Seneca Lake Freezes
On Friday the 9th of February 1912, Fred Dean of Dresden, Del Beard of Himrod, and Clyde Jones and Lon Pridmore also of Dresden made a daring and history making journey across Seneca Lake on ice skates. They tied themselves together with 50 feet of clothesline as a safety measure.
It took them 27 minutes to make the trip to Willard, because they checked the thickness of the ice occasionally; it was 3 inches thick in the middle of the lake. They walked into the village and Fred called his wife who didn't know where he was. She said, "If you see a policeman over there, you'd better have him lock you up!" The trip home took only 15 minutes.
Fred had been watching the lake from an upstairs bedroom window all that week. On Wednesday there was only a small strip of open water in the middle of the lake. This strip was filled with thousands of wild ducks. Many were frozen in the ice. On that day, he skated as near to the ducks as he dared, to look the situation over. He returned home, went to the store to tell other fellows that the lake was going to freeze over and to interest them in skating across. One came back to the lake with him and they both went out to see the ducks. They then skated to Geneva and back, checking the streak of open water.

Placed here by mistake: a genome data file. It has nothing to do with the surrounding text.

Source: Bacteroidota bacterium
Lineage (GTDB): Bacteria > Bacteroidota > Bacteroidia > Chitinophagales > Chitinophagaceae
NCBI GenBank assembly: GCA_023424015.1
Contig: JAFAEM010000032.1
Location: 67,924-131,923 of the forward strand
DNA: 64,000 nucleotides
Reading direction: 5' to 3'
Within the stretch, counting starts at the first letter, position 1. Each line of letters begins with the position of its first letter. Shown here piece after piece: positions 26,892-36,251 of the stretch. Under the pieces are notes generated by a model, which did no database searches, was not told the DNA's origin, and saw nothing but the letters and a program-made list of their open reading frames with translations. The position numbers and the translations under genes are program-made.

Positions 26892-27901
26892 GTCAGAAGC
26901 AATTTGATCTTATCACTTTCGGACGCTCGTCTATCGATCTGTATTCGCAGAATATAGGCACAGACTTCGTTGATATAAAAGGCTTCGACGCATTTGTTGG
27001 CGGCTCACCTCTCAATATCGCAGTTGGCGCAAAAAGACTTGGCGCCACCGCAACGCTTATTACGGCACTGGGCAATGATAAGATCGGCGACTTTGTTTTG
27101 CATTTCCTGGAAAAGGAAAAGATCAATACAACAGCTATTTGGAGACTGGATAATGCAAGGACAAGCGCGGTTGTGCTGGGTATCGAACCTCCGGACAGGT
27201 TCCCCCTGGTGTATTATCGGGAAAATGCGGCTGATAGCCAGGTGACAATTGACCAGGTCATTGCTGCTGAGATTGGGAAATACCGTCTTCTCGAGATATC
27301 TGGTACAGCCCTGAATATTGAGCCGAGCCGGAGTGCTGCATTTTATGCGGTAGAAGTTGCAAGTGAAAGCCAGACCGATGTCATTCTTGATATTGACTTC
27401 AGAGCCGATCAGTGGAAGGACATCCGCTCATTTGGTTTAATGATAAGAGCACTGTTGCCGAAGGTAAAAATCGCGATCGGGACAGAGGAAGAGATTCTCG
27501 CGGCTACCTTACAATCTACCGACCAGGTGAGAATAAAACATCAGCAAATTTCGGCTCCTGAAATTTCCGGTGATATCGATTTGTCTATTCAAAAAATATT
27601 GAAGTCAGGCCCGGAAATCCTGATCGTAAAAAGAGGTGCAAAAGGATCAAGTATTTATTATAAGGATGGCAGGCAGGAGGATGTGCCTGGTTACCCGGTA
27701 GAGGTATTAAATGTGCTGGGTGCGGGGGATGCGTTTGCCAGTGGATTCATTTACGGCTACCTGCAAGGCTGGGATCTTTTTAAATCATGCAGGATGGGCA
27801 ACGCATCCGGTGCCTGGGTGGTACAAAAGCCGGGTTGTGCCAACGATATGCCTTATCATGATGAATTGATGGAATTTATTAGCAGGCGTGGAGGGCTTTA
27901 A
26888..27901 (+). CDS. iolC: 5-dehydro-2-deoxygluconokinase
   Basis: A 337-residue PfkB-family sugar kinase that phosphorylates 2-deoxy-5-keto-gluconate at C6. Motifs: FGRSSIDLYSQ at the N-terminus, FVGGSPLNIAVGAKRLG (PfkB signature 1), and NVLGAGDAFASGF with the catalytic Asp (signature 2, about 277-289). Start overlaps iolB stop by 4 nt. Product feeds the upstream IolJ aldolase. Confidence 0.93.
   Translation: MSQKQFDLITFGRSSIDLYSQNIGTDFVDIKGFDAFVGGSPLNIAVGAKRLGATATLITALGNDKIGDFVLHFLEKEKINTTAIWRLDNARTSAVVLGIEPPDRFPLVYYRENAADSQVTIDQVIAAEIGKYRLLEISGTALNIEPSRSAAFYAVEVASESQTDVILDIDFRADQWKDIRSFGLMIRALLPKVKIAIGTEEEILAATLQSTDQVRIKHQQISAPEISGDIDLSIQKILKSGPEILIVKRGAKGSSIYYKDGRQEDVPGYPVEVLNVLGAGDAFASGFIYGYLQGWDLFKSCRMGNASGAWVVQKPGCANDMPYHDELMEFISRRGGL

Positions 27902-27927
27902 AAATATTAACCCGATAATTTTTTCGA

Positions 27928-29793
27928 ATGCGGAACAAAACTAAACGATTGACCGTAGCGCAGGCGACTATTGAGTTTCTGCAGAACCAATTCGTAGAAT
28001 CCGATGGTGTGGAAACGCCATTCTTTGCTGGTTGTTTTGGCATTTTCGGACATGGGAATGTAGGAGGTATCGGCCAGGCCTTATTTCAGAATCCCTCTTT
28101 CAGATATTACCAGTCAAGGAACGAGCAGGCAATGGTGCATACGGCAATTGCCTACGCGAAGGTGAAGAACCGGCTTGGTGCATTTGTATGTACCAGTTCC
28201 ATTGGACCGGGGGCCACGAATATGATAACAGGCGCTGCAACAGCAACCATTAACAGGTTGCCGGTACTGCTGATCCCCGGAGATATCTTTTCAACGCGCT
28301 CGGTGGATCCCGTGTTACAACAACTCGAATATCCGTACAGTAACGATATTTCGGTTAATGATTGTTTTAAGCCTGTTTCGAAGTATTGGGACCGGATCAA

Thursday there was a dark streak in the lake which he believed was open water. It was Friday that he skated out and found the ice would hold him. He rushed back, collected his friends, and they went across. He skated across again on Saturday, and often throughout the next week.
According to early records, this freezing of the lake followed the coldest January on record with ten days of temperatures below zero. The lake was also completely frozen in 1855, 1875, 1885.
Ceylon Randall of Himrod and Miles Rapalee rode across the lake to Lodi on February 15, 1875, in a cutter drawn by Miners Rapalee and Nelson Moore on skates. It took them 18 minutes to go across and 35 minutes to return against a stiff wind.
The ice began to break up on Seneca Lake on March 17, 1912. At 9:00 am on that day, Earl Shannon sailed his ice boat on the lake, then at 2:00 pm on the same day, he piloted his motor boat over the same course over which he had ice boated in the morning.
© 1991, Betty Smalley